Wednesday, July 07, 2004

(Long Over-) Due Process 

The good news: thanks to the recent Supreme Court decision, all 595 detainees at Gitmo will receive individual hearings to ascertain whether they meet the definition of "enemy combatants":
The new hearings -- to be called Combatant Status Review Tribunals -- are separate from the hearings in federal court that the Supreme Court ruled the government must offer to all the inmates to contest their detentions. But administration officials and experts on military law said the new tribunals are designed to buttress the government's case -- that it has been deliberative in its detention decisions and afforded due process -- when it confronts defense attorneys in the federal court hearings.

"The administration is trying to make the best of a bad situation," said Eugene R. Fidell, president of the National Institute of Military Justice. "It's an effort to play catch-up ball, and to blunt the possible impact of the habeas corpus review."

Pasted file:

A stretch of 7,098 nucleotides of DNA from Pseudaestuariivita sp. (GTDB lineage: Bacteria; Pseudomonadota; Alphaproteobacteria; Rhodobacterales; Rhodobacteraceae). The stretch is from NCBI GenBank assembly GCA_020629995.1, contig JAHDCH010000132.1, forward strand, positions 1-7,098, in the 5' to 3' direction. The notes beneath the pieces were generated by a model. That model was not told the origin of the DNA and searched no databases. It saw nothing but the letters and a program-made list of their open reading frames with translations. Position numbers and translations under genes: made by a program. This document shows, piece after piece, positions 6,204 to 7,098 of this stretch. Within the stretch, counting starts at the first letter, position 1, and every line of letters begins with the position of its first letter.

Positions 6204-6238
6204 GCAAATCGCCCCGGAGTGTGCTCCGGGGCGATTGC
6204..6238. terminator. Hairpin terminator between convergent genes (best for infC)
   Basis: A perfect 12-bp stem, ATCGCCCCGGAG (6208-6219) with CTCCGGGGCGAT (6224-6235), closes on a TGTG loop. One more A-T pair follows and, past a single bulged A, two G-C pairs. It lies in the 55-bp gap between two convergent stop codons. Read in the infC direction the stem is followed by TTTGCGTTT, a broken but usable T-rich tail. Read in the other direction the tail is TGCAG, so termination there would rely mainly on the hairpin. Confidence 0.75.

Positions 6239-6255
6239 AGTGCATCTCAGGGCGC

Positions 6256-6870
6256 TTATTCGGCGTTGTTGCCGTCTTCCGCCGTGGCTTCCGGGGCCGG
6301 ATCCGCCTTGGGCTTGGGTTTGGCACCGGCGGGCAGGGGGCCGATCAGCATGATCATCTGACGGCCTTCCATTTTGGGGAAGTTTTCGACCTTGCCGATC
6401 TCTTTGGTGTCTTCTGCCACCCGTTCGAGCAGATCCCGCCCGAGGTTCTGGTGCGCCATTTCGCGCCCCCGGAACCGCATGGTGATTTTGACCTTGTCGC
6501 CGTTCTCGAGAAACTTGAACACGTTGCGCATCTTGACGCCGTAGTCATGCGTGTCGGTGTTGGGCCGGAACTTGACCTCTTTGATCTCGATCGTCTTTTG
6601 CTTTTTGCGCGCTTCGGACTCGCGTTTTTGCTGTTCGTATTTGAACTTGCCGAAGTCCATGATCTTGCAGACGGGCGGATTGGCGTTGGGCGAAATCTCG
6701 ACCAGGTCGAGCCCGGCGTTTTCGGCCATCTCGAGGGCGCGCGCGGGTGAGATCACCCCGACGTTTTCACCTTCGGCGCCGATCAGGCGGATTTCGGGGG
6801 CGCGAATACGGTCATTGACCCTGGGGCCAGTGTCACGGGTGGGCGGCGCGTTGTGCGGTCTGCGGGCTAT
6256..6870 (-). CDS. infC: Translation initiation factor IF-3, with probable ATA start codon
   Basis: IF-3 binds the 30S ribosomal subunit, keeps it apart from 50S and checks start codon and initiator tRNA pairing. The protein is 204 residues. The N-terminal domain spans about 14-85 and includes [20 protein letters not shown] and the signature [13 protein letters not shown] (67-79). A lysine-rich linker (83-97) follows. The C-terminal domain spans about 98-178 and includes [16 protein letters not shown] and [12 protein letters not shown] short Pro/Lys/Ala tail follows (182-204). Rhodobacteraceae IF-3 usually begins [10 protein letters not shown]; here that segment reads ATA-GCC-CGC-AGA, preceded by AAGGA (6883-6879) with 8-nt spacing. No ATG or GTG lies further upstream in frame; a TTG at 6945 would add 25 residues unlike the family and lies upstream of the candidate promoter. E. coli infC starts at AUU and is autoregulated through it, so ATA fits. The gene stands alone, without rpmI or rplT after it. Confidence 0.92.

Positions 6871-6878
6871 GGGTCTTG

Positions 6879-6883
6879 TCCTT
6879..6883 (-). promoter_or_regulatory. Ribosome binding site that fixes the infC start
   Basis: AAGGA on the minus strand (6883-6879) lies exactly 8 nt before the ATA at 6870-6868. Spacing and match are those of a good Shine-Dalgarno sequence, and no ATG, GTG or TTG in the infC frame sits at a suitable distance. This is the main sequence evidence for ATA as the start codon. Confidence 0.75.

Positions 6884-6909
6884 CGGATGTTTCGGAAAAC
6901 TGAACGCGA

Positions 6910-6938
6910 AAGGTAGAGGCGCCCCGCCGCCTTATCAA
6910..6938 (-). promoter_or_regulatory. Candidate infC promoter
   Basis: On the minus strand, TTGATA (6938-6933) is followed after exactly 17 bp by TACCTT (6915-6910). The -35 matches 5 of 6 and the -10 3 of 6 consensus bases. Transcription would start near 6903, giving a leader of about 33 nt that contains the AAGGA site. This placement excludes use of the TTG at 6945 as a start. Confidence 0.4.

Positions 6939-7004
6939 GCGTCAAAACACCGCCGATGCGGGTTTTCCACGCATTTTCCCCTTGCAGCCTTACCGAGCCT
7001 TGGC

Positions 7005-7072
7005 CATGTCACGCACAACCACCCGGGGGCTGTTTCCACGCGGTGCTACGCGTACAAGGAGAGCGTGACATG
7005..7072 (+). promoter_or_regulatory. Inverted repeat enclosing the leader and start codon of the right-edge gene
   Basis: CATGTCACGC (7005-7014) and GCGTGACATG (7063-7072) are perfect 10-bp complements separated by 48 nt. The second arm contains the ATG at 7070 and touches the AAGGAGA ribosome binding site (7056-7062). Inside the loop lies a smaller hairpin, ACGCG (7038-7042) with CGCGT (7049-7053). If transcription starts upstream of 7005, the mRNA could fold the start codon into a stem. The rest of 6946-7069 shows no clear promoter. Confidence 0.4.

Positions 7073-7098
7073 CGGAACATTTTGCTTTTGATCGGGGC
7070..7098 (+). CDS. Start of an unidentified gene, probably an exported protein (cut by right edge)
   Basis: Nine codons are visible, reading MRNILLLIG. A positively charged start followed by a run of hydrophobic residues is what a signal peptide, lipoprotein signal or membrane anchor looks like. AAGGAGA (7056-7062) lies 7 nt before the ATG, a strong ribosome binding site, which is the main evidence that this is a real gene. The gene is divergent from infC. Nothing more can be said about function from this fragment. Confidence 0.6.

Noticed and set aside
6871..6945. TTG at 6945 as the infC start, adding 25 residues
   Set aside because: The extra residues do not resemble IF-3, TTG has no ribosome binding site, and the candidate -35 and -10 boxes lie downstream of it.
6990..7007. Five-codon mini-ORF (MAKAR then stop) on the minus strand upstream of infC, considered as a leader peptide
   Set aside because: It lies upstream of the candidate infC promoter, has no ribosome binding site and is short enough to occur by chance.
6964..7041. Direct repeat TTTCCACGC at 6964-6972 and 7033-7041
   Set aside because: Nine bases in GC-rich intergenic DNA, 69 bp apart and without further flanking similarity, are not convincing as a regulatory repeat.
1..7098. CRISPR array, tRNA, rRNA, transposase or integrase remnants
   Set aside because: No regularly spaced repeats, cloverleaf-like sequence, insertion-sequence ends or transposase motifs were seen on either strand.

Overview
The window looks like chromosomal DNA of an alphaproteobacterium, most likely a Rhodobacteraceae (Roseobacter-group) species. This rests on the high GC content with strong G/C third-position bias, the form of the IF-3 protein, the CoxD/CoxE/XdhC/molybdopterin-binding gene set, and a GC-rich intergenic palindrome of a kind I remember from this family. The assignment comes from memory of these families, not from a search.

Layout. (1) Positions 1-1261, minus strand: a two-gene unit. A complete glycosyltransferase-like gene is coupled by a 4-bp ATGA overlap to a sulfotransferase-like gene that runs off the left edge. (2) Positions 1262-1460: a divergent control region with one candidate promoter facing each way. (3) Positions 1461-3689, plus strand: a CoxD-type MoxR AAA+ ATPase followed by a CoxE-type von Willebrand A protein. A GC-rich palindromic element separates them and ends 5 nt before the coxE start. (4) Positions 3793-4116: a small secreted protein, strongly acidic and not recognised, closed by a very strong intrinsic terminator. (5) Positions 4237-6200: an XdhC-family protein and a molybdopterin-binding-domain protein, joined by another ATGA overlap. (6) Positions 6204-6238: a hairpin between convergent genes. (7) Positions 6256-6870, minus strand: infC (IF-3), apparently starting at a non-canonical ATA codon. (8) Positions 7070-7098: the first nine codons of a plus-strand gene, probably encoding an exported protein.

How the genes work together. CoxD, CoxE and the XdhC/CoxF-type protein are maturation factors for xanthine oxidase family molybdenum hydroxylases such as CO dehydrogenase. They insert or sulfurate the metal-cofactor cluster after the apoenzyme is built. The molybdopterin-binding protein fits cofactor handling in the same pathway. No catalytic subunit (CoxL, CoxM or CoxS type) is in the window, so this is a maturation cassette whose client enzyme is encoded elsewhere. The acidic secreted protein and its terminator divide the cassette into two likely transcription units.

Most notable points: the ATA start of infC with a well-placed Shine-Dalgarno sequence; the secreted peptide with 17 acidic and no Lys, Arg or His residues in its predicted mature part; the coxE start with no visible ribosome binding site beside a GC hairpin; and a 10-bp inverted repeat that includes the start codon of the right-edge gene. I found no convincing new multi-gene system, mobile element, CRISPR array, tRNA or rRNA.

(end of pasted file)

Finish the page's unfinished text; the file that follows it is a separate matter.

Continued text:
The bad news: the concept of the Combatant Status Review Tribunal appears to have sprung full-grown from the fevered brow of Paul Wolfowitz:
Wendy Patten, a representative of Human Rights Watch, said the rules are biased against detainees. "While the Geneva Conventions start with the presumption of greatest protection for the combatant . . . here it is the reverse -- they presume a detainee is an enemy combatant and expect him to disprove it."

The essential function of the new hearings, officials said, is to help government lawyers argue their cases for continued detention in the habeas corpus hearings that eventually will be held for all detainees. U.S. lawyers would be able to argue that there is no reason for a judge to inquire too deeply into a detainee's case because the government has already deliberated on it, legal experts said.

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